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HP Software's community for IT leaders // March 2012

Get developers thinking security in four steps

Security is already the apps team’s problem, so it’s time to enable them to create secure code from the get-go. Start here.

Most enterprise developers pay less attention to security issues than to functional and performance requirements. But they almost always end up dealing with security—after the security team or end users find problems. The CIO and VP of Applications see their costs rise and deployment slow as developers spend hours or days in rework mode, while the application is not out there driving potential revenue for the business. And that’s the upside. The consequences can be far worse when vulnerabilities surface after release.

Rather than approach security reactively, leading IT organizations are empowering developers to build in security during the application development process. Software security assurance (SSA) is a holistic approach that helps apps teams to build apps that are more secure and that get to market faster, allowing the security team to focus more on perimeter security.

Here’s the four-step start to motivating and enabling your team to develop secure applications.

Step 1: Educate

First, build awareness about why SSA is important. It’s not just another responsibility to add to developers’ workloads; it’s fundamental to developers doing their jobs better, and it saves them—and the entire enterprise—time and money later.

Next, seek out workshops, conferences, certifications, and seminars from educational organizations such as the SANS Institute. Web app teams can benefit from specialized training and networking opportunities from organizations such as the Open Web Application Security Project (OWASP), which offers guidance and a knowledge base for how to address web app security issues. Developer’s love to learn, and there are many resources available to help them.

Step 2: Assess risk and prioritize

You can’t transform app security overnight, so focus your efforts wisely. Ask these questions:

  • What’s the status of your current apps? Which, if any, have been security tested or assessed by an outside organization?
  • Which of your apps are subject to compliance rules or government regulation?
  • Which apps are top priority, security-wise, for the business? Where might there be high risk to customer data, satisfaction or loss of revenue?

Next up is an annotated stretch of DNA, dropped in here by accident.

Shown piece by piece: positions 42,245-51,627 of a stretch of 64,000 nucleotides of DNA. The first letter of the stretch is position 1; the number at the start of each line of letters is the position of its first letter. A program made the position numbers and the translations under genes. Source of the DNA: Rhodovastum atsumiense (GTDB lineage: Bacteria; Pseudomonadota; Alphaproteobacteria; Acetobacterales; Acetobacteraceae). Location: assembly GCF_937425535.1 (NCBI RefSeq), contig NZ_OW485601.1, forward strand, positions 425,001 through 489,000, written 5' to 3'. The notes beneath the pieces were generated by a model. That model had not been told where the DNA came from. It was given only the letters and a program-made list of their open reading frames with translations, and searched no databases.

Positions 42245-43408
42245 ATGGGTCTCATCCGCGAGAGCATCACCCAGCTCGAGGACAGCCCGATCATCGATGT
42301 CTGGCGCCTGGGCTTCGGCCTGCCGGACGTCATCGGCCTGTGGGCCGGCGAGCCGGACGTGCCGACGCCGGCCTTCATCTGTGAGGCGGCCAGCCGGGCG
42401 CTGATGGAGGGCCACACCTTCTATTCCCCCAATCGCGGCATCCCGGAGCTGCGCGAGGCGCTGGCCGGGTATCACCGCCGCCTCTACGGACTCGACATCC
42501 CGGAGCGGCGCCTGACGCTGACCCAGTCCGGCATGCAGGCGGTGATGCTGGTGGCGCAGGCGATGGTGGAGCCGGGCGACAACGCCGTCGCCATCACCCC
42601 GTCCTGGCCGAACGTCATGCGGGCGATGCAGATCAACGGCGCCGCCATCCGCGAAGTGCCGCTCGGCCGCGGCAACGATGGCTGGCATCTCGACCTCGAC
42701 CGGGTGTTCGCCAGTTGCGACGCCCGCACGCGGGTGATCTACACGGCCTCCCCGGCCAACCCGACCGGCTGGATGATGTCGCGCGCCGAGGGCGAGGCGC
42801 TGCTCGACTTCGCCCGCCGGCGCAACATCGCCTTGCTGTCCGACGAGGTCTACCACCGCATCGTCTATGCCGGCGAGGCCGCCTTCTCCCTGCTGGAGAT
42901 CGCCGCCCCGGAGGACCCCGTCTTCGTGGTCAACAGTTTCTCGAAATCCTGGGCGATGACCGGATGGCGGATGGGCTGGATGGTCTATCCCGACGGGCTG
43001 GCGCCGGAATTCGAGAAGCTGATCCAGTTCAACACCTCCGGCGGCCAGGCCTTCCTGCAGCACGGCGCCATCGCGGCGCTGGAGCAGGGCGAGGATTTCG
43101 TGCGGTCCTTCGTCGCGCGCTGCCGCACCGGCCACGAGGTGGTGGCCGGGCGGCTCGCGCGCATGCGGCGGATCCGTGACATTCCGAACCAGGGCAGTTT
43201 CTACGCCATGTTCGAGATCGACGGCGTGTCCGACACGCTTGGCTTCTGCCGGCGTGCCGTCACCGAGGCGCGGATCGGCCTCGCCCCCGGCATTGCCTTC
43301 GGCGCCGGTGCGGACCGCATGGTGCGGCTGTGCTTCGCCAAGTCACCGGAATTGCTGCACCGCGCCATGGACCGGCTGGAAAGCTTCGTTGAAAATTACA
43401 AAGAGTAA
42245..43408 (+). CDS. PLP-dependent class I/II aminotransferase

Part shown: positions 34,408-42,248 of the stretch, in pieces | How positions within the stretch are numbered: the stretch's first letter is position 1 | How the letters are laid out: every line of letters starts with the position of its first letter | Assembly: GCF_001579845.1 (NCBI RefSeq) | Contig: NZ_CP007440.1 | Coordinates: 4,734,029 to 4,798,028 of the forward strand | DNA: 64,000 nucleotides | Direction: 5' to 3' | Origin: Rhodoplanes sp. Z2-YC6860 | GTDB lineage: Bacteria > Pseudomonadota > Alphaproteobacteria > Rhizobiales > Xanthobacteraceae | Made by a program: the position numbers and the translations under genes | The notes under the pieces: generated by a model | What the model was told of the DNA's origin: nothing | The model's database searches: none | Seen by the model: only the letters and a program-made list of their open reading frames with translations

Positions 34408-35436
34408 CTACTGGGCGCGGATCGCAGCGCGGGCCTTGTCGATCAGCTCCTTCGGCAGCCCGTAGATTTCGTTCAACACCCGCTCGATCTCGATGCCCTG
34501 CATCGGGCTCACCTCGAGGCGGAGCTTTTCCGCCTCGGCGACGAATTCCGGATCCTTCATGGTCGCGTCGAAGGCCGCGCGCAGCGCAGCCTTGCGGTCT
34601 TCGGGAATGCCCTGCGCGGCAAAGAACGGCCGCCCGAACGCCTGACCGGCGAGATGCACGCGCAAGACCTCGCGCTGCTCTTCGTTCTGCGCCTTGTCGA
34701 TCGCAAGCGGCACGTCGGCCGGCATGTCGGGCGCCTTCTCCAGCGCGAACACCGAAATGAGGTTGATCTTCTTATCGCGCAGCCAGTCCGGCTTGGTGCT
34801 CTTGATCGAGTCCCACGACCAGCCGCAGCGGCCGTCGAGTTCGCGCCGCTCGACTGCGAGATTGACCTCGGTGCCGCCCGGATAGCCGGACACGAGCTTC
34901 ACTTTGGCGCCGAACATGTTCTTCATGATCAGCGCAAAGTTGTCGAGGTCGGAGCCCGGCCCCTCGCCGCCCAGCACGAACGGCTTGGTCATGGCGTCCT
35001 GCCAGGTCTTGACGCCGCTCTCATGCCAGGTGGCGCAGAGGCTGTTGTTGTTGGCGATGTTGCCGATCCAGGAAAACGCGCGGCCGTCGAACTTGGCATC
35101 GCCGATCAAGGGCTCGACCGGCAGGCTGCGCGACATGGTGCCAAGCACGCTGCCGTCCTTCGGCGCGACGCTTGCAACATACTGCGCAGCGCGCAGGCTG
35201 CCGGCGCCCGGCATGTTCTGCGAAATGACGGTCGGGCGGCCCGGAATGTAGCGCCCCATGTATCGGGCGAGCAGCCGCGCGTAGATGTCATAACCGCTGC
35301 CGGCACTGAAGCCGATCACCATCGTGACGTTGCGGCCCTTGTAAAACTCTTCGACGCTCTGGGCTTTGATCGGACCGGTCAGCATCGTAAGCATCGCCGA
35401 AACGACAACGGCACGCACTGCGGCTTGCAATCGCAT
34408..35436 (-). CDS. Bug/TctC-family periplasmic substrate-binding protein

Step 3: Design a process
Allow for the gathering, management and tracking of security requirements, just as you track any other type of requirement. If you are using an ALM tool for requirements definition and management, create a template for security requirements or user stories, share it among teams and make it part of the project scope or iteration. It’s also important to institute threat modeling. Consider having coders write user stories that capture what the user—in this case, the hacker—wants to accomplish. “As a hacker, I want to attack HTTPS by injecting malicious Java script libraries into a browser cache.” After ranking potential threats, developers will follow the same “design, code, test” process. But in this case, they will eliminate potential vulnerabilities instead of just adding functionality.

The Open Software Assurance Maturity Model (OpenSAMM) has additional best practices for how to integrate software assurance into the design process.

Step 4: Begin to integrate the right tool sets

At some point, you’ll want to start integrating tool sets to facilitate SSA. Look for solutions with the following features:

  • Static analysis tools, which you will use during development to find issues in source code as part of the build process.
  • Dynamic analysis tools, which will attack the application using techniques a hacker might employ and uncover vulnerabilities.
  • A management framework and application governance capability to help you manage a program around testing. You’ll need a tool that can both aggregate testing results and manage issue remediation.
  • Integration of your security tools and their metadata into your ALM environment so that security requirements and defects can be managed as part of the milestone progress or iteration/sprint deliverables.

The security team needs to free up time to focus on perimeter security, where hackers are targeting an increasing number of attacks. That’s possible only when the apps team is empowered to ensure code security from the start. For more information on getting started with software security assurance, read Fortify’s “Why Software Security Assurance?” page.


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